Perth's taxi industry has warned New Year's Eve revellers not to be tempted to use drivers who are advertising their services online illegally, predicting most would be harbouring "devious intent".
The advertisements have become so prolific that the Department of Transport wrote to all WA high schools this year to warn students not to hire the unlicensed drivers as an alternative to limousines for school balls.
Yesterday, The West Australian was able to access several advertisements quickly on the Gumtree website that encouraged punters to avoid drink-driving or waiting in queues on the busiest night of the year on Tuesday.
Ben from Bayswater wrote that he was "polite and courteous", charged either by the hour or as a package for the entire evening and could supply a second driver to take his passenger's car home.
Another advertiser, David from Perth, said he was "a struggling student looking to put some petrol in the car" and, as a former bouncer, had a police clearance.
Brad from Ballajura said he was "just trying to make some money" and would charge $40-$50 for a Northbridge trip to or from Perth's northern suburbs.
He was unaware it was an offence under the Taxi Act for an unlicensed driver to carry passengers for hire and reward and would reconsider whether to go ahead with his offer.
Department of Transport acting transport services manager Michael D'Souza said the department would work with Gumtree this week to have the advertisements removed.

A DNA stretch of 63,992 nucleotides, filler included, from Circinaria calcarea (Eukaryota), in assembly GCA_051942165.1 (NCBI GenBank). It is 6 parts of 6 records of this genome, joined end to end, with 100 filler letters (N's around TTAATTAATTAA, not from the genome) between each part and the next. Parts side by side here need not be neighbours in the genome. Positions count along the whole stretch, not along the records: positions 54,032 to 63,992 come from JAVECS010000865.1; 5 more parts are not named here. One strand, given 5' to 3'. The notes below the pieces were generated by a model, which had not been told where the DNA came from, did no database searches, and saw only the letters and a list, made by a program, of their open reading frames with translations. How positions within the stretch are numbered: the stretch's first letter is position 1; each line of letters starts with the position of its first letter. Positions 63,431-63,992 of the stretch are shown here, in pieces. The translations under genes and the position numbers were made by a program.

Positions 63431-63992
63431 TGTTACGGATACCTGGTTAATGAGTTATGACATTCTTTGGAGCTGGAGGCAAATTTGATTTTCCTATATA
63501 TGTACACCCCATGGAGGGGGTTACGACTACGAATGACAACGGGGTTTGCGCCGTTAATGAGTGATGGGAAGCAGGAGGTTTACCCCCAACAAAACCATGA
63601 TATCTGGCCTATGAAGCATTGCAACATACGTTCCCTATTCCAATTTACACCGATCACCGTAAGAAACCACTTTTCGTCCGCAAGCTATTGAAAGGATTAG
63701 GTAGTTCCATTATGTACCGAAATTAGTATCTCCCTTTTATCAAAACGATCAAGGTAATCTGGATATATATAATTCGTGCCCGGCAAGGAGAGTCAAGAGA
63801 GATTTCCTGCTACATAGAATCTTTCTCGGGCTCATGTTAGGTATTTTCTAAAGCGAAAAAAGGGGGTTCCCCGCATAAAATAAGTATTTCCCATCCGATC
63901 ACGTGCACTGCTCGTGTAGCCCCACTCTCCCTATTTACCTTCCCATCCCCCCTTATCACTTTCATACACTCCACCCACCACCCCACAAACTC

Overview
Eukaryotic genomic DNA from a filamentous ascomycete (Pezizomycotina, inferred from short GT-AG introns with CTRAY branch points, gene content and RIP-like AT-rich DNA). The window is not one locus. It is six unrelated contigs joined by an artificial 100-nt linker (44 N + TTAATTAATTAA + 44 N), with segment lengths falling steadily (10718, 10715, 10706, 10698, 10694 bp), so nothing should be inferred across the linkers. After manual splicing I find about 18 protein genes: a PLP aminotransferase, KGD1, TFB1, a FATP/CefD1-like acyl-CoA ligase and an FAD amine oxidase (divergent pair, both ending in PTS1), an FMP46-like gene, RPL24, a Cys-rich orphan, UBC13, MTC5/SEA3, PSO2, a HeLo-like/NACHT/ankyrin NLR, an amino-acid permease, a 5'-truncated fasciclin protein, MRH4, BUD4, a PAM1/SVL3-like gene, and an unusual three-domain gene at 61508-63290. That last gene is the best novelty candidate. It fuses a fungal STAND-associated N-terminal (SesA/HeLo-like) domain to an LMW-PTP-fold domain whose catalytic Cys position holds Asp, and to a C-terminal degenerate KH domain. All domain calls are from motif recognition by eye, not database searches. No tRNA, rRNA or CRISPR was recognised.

Licensed taxi drivers this year dobbed in four of their unlicensed competitors, who were issued $500 infringements.
"All taxis in Perth must be appropriately licensed and attached to a taxi dispatch service," Mr D'Souza said.
All licensed drivers went through rigorous screening, including assessments of their character and driving record.
Taxi Industry Council spokesman Kevin Foley said he suspected those posting the advertisements were not just trying to make a quick buck.
"I would say the majority of people who put up an ad like that would have a devious intent," he said.
"As far as security is concerned, the lack of safety would be the biggest threat, especially for young ladies."
Mr Foley bristled at the suggestion the online advertisements were capitalising on a lack of taxis in Perth.
"Approximately 500,000 people use a taxi each and every week and that criticism every year at this time of the year wears you down after a while," he said.